Prep Basketball: Palin was no pushover on basketball court
By Adam Goldman
WASILLA, Alaska ó Long before she became a pit bull with lipstick in politics, Sarah Palin had another moniker: Sarah Barracuda.
A tough defender and sturdy point guard, the Republican vice presidential candidate helped lead the girls’ basketball team at Wasilla High School to a state championship in 1982, grabbing a piece of hardwood lore in the small town that all but worships her.
“The final game was kind of surreal,” said Katy Allers, who played in the backcourt with Palin. “We never thought we would make it that far. It was just unbelievable.”
No. 22 didn’t have a lot of natural ability when it came to basketball. Unlike the publicity tied to her ascent in politics of late, she didn’t get a lot of ink in Alaska’s newspapers when she played hoops.
Like Barack Obama, who played in high school, Palin was not a star.
“She wasn’t a great athlete,” said Donald Teeguarden, Palin’s high school coach. “She wasn’t blessed with exceptional athletic ability.”
Palin, who also ran cross-country, struggled for three years before finally landing a starting spot on the varsity and becoming co-captain.
“The girl is proof that practice pays off,” a 1982 profile in the Mat-Su Valley Frontiersman said.
“She was a hard player,” Teeguarden said.
He said the team’s strategy was to get the ball to its two dominant frontcourt players, and that job fell to Palin.
“She was always a leader and led by example,” teammate Amy Backus said. “She always worked very hard, whether it was at practice or a game. She was very disciplined. You could always rely on her. She was always very consistent.”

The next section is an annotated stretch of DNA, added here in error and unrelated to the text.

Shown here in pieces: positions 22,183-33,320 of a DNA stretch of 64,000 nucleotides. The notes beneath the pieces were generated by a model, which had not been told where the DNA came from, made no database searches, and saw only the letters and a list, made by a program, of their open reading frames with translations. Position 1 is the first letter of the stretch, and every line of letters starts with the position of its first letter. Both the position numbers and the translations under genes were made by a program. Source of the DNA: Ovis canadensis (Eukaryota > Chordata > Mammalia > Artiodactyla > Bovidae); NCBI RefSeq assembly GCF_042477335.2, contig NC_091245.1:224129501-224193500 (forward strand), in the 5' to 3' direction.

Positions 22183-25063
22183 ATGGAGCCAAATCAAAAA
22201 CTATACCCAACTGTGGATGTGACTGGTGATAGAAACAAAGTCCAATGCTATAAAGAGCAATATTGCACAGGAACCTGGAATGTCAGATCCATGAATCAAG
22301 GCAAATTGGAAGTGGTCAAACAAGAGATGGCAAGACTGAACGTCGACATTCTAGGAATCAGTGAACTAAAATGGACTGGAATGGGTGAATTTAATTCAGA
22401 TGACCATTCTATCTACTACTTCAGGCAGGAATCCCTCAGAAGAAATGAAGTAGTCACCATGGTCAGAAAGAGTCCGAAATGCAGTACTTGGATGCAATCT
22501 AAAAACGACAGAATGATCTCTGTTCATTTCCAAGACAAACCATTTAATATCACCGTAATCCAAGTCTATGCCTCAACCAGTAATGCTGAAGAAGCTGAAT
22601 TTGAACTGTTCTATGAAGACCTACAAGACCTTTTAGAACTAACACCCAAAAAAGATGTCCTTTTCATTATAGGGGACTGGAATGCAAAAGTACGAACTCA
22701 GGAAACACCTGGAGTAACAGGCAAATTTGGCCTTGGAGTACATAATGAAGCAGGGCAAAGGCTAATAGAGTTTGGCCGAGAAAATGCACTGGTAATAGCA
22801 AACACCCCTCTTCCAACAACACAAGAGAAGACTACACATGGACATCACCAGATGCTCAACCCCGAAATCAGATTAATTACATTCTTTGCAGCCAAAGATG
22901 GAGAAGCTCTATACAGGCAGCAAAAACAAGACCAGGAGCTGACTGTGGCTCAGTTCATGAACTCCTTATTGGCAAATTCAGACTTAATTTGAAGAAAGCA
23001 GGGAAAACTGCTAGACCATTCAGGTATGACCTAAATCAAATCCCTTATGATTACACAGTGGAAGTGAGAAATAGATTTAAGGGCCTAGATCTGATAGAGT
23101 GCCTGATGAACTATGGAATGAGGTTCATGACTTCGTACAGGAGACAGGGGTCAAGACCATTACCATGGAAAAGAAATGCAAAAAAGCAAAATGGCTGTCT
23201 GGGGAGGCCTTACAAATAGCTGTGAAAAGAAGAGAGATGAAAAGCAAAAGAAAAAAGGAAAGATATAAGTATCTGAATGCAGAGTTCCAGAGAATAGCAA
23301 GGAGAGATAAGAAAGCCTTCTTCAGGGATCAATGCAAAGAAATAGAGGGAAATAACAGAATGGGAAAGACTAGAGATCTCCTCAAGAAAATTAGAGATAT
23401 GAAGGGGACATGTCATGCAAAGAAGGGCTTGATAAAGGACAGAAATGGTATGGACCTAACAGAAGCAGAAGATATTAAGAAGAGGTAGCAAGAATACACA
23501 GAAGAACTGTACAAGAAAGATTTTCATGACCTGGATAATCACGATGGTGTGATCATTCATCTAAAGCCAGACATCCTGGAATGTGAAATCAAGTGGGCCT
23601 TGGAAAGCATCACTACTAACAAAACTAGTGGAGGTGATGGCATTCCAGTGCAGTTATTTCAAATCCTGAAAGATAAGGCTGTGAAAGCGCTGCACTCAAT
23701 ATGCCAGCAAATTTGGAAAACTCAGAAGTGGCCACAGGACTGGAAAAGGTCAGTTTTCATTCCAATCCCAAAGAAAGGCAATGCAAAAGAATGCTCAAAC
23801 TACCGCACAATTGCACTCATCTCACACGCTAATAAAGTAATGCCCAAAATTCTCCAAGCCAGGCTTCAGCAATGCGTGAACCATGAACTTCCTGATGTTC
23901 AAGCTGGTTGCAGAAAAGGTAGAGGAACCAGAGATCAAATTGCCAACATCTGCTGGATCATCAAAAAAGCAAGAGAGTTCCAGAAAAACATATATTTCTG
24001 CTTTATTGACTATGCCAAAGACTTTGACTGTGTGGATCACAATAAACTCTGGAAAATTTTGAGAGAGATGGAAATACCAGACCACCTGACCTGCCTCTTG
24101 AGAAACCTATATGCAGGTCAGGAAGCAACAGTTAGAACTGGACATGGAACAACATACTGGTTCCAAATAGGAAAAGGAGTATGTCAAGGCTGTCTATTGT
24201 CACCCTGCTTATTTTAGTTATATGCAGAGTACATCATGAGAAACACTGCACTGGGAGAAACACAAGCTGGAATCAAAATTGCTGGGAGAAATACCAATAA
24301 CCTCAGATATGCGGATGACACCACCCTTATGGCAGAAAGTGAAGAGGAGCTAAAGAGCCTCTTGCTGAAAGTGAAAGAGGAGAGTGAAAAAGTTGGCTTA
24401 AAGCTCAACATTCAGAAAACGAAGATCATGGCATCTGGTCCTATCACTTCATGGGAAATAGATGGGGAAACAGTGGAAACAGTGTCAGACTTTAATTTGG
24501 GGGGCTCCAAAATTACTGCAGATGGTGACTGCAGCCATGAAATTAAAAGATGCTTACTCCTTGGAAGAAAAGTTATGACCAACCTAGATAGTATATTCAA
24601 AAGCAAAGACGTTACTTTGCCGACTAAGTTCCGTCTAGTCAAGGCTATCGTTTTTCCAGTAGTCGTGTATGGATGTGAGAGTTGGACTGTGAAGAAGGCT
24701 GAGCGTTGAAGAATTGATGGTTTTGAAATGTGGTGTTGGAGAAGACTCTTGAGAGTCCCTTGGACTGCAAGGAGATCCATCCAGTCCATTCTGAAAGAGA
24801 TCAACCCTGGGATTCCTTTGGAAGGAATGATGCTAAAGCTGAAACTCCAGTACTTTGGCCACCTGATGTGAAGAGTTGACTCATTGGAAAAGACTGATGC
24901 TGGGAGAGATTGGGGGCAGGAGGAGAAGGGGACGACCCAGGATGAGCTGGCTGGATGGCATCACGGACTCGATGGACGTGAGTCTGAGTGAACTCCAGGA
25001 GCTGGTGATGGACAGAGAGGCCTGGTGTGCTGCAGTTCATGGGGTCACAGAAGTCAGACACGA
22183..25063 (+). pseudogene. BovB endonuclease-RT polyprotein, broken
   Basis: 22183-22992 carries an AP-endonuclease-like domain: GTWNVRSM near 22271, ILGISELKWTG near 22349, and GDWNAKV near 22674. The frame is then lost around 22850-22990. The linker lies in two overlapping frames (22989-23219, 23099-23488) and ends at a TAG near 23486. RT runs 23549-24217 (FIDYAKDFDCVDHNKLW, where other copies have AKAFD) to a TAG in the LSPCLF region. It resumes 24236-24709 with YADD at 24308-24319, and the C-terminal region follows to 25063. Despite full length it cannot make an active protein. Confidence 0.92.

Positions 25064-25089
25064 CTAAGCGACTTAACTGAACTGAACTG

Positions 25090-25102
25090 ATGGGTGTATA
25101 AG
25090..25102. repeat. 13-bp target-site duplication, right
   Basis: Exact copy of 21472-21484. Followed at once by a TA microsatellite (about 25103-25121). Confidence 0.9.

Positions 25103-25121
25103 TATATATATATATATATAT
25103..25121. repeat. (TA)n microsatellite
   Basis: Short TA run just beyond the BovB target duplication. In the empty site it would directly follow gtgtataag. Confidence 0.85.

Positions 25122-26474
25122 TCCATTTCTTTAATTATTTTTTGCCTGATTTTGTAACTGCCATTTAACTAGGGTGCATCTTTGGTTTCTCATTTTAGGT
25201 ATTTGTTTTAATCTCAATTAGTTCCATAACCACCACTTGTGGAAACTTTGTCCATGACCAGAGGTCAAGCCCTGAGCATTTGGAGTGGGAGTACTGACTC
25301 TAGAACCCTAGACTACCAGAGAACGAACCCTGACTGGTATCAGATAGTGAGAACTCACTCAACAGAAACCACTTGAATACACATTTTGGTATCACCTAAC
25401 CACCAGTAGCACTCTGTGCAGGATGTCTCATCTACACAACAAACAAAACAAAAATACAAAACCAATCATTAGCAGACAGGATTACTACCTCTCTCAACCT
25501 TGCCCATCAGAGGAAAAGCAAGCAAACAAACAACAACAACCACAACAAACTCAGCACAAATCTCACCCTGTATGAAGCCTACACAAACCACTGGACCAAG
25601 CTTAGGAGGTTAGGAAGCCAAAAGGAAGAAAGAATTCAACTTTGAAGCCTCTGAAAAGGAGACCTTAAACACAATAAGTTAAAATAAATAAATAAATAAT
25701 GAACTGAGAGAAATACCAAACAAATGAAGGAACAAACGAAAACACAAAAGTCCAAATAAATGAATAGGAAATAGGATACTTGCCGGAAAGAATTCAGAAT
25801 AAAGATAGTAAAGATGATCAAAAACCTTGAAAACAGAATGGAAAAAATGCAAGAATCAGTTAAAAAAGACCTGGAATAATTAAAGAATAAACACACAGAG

As her senior season progressed, Palin got better, and Teeguarden said she learned from her mistakes.
Even the local paper noted her improvement: “Sarah has been making some real clutch free throws for the team in the past weeks,” one story said.
And none would be more important than when Palin’s Warriors played Anchorage’s Service High School. With 30 seconds left in the title game, Palin, nursing a bad ankle, hit the front end of a one-and-one but missed the second.
It was her only point of the game, but it was enough, putting the Warriors up by 5 with just seconds to play. They won 58-53 and finished the season 26-5.
“She made the free throw that more or less iced the game,” Teeguarden said. “That’s when everybody exhaled.”
The next day, the Frontiersman’s front-page headline said, “Cinderella team tops state,” and the game story noted that Palin “showed the Service Cougars what defense is all about.”
While campaigning, Palin has said the lessons learned while playing basketball have served her well in life.
“I’ve said this before, that everything I ever needed to know I learned on the basketball team,” she said. “All about setting goals and working hard and having self-discipline and knowing what strengths were in the team members and then assembling those team members and tasking the team to fulfill missions. That’s what you learn in sports.”
Today, the game ball, which carries Palin’s signature, sits in the school’s trophy case. The school had to get the actual trophy back from a sports bar that also displays a picture of Palin’s oldest son in a hockey game.
Principal Dwight Probasco said a steady stream of people ó especially the media ó have visited the school to see the trophy. Palin returned in 2007, on the 25th anniversary of the championship, and talked to players before the state finals.
And when they won, the first time since 1982, she handed them the trophy.
“It was big,” Probasco said. “She bleeds red as a Warrior.”
After all, she was the one who nailed the two free throws to win the game, he said.
Not exactly. Even Palin’s biography omits her missed shot and neglects to mention that the game was never really in doubt after halftime, as the Frontiersman’s account pointed out.
But that’s what happens as time passes and people remember the big game.
“I think it’s one of those things where the legend grows when a person’s stature increases,” said Anthony Jensen, the school’s last four-sport athlete. “Everybody’s role gets remembered bigger than it might have been.”